Even when President Trump and senior U.S. officials go out of their way to say positive things about cooperation with Mexico, their manner of expression reinforces negative interpretations of their intentions. Two current examples from Trump’s interview before the Super Bowl and Secretary Kelly’s testimony in Congress together with Mexican columnist reactions:
What the U.S. says:
Trump: We have to do something about the cartels. I did talk to [Peña Nieto] about it. I want to help him with it. … He seemed very willing to get help from us because he has got a problem, and it’s a real problem for us. … We get along very well. But they have problems controlling aspects of their country.
Kelly: If the drugs are in the United States, we’ve lost. … I think a huge partner here is Mexico. If we can help them get after the poppy production, … if we can help them get after the production labs, if we can help them get after the heroin, the methamphetamine … before it gets to the border.
What Mexican commentators hear:
Alejandro Hope: The “aid” that Trump is supposedly offering isn’t aid: it is war. … There isn’t … a recognition of the co-responsibility of the two countries with the problem of transnational organized crime. … Trump’s offer is … bullets for the narcos in Mexico – period. If this is aid, I prefer open threats.
Salvador García Soto: What Trump suggested and Kelly confirmed is to take the Merida Initiative to the next level and relaunch it as a new “Plan Mexico,” similar to “Plan Colombia.” … a military assistance plan … which the Americans would coordinate and execute–with the Mexican army and police as “allies” and subordinates.
Raymundo Riva Palacio: This plan would signify the end of the ability of Los Pinos [the Mexican White House] to take independent and autonomous decisions, through a monumental qualitative change in the bilateral cooperation over the past 10 years: the fight against drugs would depend strategically and tactically on the United States.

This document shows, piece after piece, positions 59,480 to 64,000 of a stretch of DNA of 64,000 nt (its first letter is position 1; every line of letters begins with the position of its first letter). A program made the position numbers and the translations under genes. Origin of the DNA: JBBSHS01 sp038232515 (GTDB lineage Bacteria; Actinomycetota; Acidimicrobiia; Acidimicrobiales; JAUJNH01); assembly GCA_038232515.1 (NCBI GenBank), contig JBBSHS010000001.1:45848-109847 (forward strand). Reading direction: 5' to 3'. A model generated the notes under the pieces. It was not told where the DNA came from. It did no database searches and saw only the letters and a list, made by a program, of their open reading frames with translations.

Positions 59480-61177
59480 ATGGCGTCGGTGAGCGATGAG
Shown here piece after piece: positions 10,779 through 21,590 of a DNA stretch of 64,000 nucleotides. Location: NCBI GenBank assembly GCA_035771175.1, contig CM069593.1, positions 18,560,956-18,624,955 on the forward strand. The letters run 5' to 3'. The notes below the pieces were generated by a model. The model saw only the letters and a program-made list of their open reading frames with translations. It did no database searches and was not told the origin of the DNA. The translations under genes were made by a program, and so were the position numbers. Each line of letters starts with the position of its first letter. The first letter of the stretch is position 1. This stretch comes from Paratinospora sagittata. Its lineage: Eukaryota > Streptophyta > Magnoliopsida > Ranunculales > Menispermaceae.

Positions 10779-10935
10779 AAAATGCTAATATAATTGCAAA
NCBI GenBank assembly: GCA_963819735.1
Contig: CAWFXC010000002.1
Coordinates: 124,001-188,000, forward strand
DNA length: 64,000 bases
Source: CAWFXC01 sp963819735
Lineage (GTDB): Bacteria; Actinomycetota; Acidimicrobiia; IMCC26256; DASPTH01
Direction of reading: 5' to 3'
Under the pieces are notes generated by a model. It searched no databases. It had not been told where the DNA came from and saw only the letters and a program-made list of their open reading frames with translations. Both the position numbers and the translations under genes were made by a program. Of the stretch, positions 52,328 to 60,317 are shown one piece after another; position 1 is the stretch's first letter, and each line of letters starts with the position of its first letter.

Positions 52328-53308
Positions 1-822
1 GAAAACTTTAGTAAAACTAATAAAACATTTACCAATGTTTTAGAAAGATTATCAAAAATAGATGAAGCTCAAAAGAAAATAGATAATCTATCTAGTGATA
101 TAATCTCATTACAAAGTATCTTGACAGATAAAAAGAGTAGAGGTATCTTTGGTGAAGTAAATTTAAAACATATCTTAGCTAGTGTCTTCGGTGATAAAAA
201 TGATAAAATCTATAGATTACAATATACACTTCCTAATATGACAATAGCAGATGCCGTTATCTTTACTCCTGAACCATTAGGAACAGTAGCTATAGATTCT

More extensive quotes are below.
A visibly angry President Peña Nieto gave a very short TV address tonight, after Trump’s signing of executive orders and an ABC News interview
calling again for Mexico to pay for the border wall. A translation of EPN’s address
Today, the President of the United States signed two executive orders related to our country: one to implement immigration measures and another to extend the wall at the border.
In response, I have ordered the Ministry of Foreign Affairs to strengthen measures to protect our compatriots.
The 50 Mexican Consulates in the United States will become authentic advocates for the rights of migrants.
Our communities are not alone. The Mexican Government will provide them with the legal advice that guarantees the protection they need.
I call on legislators and civil society organizations to join efforts to back and support them.
Where there is a Mexican migrant at risk who needs our support, there we must be, there our country must be.
I regret and reject the decision of the United States to continue building a wall that, for years, far from uniting us, divides us.
Mexico does not believe in walls.
I have said it over and over again: Mexico will not pay for any wall.
These executive orders also occur at a time when our country is initiating talks to negotiate the new rules of cooperation, trade, investment, security and migration in the North American region.
This negotiation is very important for the strength, certainty and future of our economy and our society.
As President of the Republic, I fully assume the responsibility of defending and protecting the interests of Mexico and Mexicans.
It is my duty to face the problems and face the challenges.
Based on the final report of the Mexican officials currently in Washington, and after consultation with the leadership of the Senate and the National Conference of Governors, I will have to make decisions on the next steps.
Mexico offers and demands respect, as the fully sovereign Nation that we are.
Mexico endorses its friendship with the people of the United States and its willingness to reach agreements with its government — agreements in favor of Mexico and Mexicans.